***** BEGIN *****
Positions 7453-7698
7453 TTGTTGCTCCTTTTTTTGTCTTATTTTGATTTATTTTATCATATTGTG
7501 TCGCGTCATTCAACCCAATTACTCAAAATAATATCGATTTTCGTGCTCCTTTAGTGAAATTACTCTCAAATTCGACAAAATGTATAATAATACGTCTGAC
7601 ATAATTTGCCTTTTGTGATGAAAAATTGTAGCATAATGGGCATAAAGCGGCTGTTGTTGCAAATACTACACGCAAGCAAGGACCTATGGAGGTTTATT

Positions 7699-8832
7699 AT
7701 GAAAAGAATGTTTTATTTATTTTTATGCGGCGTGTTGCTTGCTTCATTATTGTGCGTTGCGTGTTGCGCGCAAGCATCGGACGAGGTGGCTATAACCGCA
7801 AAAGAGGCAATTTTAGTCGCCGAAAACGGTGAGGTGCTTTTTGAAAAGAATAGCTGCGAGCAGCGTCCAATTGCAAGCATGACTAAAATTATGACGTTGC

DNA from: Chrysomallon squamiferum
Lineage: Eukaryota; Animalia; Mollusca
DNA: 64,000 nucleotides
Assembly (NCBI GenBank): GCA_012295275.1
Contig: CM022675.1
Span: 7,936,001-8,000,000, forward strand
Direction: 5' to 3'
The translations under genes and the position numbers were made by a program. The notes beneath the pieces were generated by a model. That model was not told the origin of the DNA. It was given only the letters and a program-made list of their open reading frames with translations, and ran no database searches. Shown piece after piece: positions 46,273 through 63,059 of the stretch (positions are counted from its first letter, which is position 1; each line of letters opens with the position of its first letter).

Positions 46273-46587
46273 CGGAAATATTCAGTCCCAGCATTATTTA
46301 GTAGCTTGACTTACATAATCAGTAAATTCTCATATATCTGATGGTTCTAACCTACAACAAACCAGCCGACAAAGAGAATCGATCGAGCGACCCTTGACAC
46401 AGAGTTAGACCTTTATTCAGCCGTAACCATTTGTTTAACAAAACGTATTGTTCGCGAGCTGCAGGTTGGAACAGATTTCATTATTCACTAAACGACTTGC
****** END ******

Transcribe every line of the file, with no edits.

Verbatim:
Positions 7453-7698
7453 TTGTTGCTCCTTTTTTTGTCTTATTTTGATTTATTTTATCATATTGTG
7501 TCGCGTCATTCAACCCAATTACTCAAAATAATATCGATTTTCGTGCTCCTTTAGTGAAATTACTCTCAAATTCGACAAAATGTATAATAATACGTCTGAC
7601 ATAATTTGCCTTTTGTGATGAAAAATTGTAGCATAATGGGCATAAAGCGGCTGTTGTTGCAAATACTACACGCAAGCAAGGACCTATGGAGGTTTATT

Positions 7699-8832
7699 AT
7701 GAAAAGAATGTTTTATTTATTTTTATGCGGCGTGTTGCTTGCTTCATTATTGTGCGTTGCGTGTTGCGCGCAAGCATCGGACGAGGTGGCTATAACCGCA
7801 AAAGAGGCAATTTTAGTCGCCGAAAACGGTGAGGTGCTTTTTGAAAAGAATAGCTGCGAGCAGCGTCCAATTGCAAGCATGACTAAAATTATGACGTTGC

DNA from: Chrysomallon squamiferum
Lineage: Eukaryota; Animalia; Mollusca
DNA: 64,000 nucleotides
Assembly (NCBI GenBank): GCA_012295275.1
Contig: CM022675.1
Span: 7,936,001-8,000,000, forward strand
Direction: 5' to 3'
The translations under genes and the position numbers were made by a program. The notes beneath the pieces were generated by a model. That model was not told the origin of the DNA. It was given only the letters and a program-made list of their open reading frames with translations, and ran no database searches. Shown piece after piece: positions 46,273 through 63,059 of the stretch (positions are counted from its first letter, which is position 1; each line of letters opens with the position of its first letter).

Positions 46273-46587
46273 CGGAAATATTCAGTCCCAGCATTATTTA
46301 GTAGCTTGACTTACATAATCAGTAAATTCTCATATATCTGATGGTTCTAACCTACAACAAACCAGCCGACAAAGAGAATCGATCGAGCGACCCTTGACAC
46401 AGAGTTAGACCTTTATTCAGCCGTAACCATTTGTTTAACAAAACGTATTGTTCGCGAGCTGCAGGTTGGAACAGATTTCATTATTCACTAAACGACTTGC